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SCDNR represents South Carolina at Washington D.C. wildlife trafficking panel discussionSeptember 21, 2016

Lt. Riley and Maj. Carey joined senior conservation officers from around the country for the NACLEC leadership academy in April 2016

Lt. Riley and Maj. Carey joined senior conservation officers from around the country for the NACLEC leadership academy in April 2016.

In April 2016, the S.C. Department of Natural Resources' (SCDNR) Lt. D.J. Riley and Maj. Mark Carey participated in a two-week leadership academy sponsored by the National Association of Conservation Law Enforcement Chiefs (NACLEC). They were joined by 34 other senior conservation officers representing 29 states and focused on topics such as leading change, shaping organizational culture, critical incident management, and strategic planning.

Earlier this month, Lt. Riley and Maj. Carey gathered with members of the International Conservation Chiefs Academy (ICCA) in Washington D.C. and worked alongside counterparts from 11 countries including Africa. The goal was to build relationships and gain knowledge in combating illegal wildlife trafficking.

"As stewards of our natural resources, this was a great opportunity for South Carolina to have a seat at the table and to be represented at this national event," Lt. Riley said.

A panel discussion was hosted at the National Geographic headquarters to promote awareness of the effects of poaching and wildlife trafficking, and SCDNR had the opportunity to discuss South Carolina state efforts with the U.S. Wildlife Trafficking Alliance (USWTA). USWTA discussed its efforts regarding working with non-government organizations like eBay, Tiffany's and Royal Caribbean to educate customers about illegal wildlife trafficking in hopes of stopping the demand for animals that are obtained illegally.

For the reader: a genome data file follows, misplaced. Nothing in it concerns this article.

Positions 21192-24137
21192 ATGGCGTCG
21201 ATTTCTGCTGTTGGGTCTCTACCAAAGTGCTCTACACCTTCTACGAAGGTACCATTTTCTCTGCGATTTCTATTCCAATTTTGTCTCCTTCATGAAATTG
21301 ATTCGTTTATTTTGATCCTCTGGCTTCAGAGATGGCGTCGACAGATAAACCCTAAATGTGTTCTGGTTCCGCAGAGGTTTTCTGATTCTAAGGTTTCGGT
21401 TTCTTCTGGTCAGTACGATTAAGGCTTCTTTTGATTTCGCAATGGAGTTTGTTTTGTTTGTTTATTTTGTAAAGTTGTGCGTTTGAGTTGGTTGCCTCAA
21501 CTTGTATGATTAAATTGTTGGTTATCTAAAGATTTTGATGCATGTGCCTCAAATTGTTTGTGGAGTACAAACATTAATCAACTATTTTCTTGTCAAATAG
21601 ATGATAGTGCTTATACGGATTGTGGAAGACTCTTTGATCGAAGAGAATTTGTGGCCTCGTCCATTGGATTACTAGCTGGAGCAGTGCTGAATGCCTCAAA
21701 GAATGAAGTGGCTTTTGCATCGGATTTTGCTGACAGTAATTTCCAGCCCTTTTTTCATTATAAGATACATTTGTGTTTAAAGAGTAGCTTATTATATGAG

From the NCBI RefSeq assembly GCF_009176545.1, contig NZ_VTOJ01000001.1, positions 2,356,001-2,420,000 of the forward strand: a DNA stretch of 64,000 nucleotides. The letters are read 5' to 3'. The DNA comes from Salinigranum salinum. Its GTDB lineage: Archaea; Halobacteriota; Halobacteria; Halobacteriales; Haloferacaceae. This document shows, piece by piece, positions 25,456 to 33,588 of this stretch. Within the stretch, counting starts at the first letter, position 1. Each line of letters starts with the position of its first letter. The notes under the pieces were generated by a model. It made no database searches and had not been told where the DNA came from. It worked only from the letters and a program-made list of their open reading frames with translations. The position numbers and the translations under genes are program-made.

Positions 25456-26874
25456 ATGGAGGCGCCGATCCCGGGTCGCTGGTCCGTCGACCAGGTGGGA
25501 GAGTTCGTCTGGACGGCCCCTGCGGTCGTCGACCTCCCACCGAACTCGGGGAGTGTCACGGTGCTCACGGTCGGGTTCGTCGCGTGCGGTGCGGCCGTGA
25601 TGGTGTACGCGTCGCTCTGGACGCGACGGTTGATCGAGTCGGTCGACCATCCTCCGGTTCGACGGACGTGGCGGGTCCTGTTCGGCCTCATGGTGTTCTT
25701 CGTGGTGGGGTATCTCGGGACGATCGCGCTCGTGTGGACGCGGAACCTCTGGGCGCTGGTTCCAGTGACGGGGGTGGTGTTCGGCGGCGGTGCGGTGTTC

"We don't deal with elephant ivory or rhino horns here in South Carolina," Lt. Riley stated. "But we deal with poachers who illegally take game, fish, reptiles and plants from our natural resources for monetary gain. That, in turn, affects our ecosystem and all of the citizens of our state."

According to Lt. Riley and Maj. Carey, the experience gained them both a lot of knowledge and they plan to incorporate what they learned into properly policing poaching and wildlife trafficking in the Palmetto State.

You Tube - NACLEC 2016 Video

by Kyndel McConchie
Public Information Director I - Midlands
Office of Media & Outreach

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